More than a Game: Contest on 9/11 Benefits Wounded Warriors

Mother of Marine and Kenowa Grad Organizes Event

Diane Schwaiger organized the Kenowa Hills Wounded Warrior football game with the help of Athletic Director Russ Gerbers

Diane Schwaiger is proud of her daughter Holli for serving in the United States Marine Corps, just as she was when Holli was named 2011 Homecoming Queen at Kenowa Hills High School. But as a mom, she can’t help but worry about what could happen to her.

“Being in the military is not easy,” Schwaiger said, her voice choking up. “We worry about sending our kids off to school when they’re kindergartners. This is a bigger worry.”

A Game to Support the Soldiers

When: Friday, Sept. 11, Kenowa Hills Knights vs. West Ottawa Panthers; activities begin at 6 p.m., kickoff at 7 p.m.

Where: Kenowa Hills football stadium, 3825 Hendershot Ave. NW

Who benefits: The Wounded Warrior Project, which aids veterans and armed services members who incurred a physical or mental injury or illness since the Sept. 11, 2001 terrorist attacks. Services include post-traumatic stress disorder coping skills, mental-health support and readjustment to civilian life.

How to contribute: Proceeds from T-shirts sold for $15 will go to Wounded Warrior. They may be purchased at the game or by contacting Diane Schwaiger at DiSchwai@aol.com

To learn more: Wounded Warrior Project

Still, when she speaks of Holli and her son-in-law, Brandon Griffith, also a Marine, it’s the pride that comes through most strongly. And it’s the delight in knowing they are due to fly back home this week for a special event honoring them and others in the military.

Schwaiger is lead organizer of a benefit football game this Friday, Sept. 11, between the Kenowa Hills Knights and the West Ottawa Panthers. Proceeds from the game will go to the Wounded Warrior Project, a national nonprofit that helps armed services members and veterans injured since the 9/11 terrorist attacks.

As transportation secretary for Kenowa Hills Public Schools, Schwaiger thought a home game on Sept. 11 offered the perfect opportunity for such an event.

“It’s something we can’t forget,” Schwaiger said, noting the game will honor all current and former service members. “They’ve all been a big part of our history. We need to honor them.”

Not All Wounds Show

The varsity football program is cosponsoring the event with Ottawa-North Kent Blue Star Mothers, of which Schwaiger is president. The night will feature a Patriot Guard Riders motorcycle brigade; a ceremony honoring veterans with a bagpipe band; and the Kenowa marching band playing military tunes as wish lanterns are released to honor fallen soldiers. Brandon and Holli Griffith will participate in a pre-game color guard ceremony featuring a giant American flag.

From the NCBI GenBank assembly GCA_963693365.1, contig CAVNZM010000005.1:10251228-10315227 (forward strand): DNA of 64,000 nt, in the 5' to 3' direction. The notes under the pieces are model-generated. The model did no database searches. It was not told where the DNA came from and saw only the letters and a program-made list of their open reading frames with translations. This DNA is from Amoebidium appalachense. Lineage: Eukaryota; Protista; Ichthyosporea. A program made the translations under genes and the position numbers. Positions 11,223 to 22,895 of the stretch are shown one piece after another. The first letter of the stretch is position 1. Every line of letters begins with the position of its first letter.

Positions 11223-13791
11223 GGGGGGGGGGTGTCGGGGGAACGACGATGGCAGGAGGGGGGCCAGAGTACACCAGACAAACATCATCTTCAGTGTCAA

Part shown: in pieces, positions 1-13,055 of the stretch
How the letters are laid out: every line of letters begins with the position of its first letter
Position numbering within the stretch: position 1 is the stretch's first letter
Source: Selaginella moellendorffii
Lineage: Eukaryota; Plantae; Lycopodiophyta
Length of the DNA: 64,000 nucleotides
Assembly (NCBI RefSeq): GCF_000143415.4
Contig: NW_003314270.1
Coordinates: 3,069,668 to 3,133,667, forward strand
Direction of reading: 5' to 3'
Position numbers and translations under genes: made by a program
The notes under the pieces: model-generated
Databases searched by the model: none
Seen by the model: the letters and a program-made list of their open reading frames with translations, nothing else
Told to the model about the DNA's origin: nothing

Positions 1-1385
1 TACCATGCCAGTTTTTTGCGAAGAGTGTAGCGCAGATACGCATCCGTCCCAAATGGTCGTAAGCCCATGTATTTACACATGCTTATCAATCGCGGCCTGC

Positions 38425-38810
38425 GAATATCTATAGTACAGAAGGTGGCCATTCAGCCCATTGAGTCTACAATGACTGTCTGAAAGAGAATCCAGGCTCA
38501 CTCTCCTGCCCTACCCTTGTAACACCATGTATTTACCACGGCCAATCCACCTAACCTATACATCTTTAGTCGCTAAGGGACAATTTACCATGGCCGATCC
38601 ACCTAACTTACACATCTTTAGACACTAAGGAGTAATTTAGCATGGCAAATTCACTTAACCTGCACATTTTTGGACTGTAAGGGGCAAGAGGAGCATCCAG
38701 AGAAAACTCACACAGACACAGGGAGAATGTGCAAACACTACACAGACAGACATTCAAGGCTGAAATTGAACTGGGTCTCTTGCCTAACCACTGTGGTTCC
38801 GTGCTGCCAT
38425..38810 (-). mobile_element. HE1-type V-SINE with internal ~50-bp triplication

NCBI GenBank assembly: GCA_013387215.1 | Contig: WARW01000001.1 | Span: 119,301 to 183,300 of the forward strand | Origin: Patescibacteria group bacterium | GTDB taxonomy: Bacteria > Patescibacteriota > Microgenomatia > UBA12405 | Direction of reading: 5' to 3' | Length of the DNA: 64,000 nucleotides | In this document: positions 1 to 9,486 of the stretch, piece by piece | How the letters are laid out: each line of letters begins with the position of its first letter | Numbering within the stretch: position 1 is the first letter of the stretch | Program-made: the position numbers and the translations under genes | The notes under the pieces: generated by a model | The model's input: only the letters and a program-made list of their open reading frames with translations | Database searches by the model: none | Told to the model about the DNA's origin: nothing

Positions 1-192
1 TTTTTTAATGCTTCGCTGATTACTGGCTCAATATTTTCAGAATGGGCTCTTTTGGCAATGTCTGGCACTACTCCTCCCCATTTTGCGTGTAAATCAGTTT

T-shirts sold before and at the game count as admission and will raise funds for Wounded Warrior, along with special jerseys players and coaches will wear honoring members of the military. The Sports Clips men’s salon will also chip in with kids’ art activities to benefit its Help a Hero Scholarship program.

Schwaiger has been organizing the event for more than a year, ever since she learned there would be a home game on Sept. 11. She wanted to do something to help after learning more about military life from Holli and Brandon, who are stationed at Camp Lejeune, N.C. Wounded Warrior houses Marines with disabilities there, and helps with other needs such as medical bills, home remodeling and the transition to civilian life, Schwaiger said.

Although Holli has not seen combat, Brandon has been deployed to Afghanistan and Iraq. While he was not physically injured, she said, “I think they all come back with some kind of emotional injury.

Holli and Brandon Griffith are U.S. Marines stationed at Camp Lejeune, N.C.
Holli and Brandon Griffith are U.S. Marines stationed at Camp Lejeune, N.C.

“That’s a lot of what Wounded Warrior is about,” she added. “It’s the emotional, traumatic injuries we can’t see.”

She hopes the game will raise awareness of veterans’ needs, especially the wounded who have been “putting their lives on the line. They’re coming home, needing our help now.”

Athletic Director Russ Gerbers said the event may raise students’ awareness too: “You hope they recognize what the older generations have done, the sacrifices they’ve made so they can have the freedoms they enjoy.”

Editor’s note: Those wishing to purchase a T-shirt for $15 may do so at the game or by e-mailing Diane Schwaiger at DiSchwai@aol.com.

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Wounded Warrior benefit game

Wounded Warrior Project

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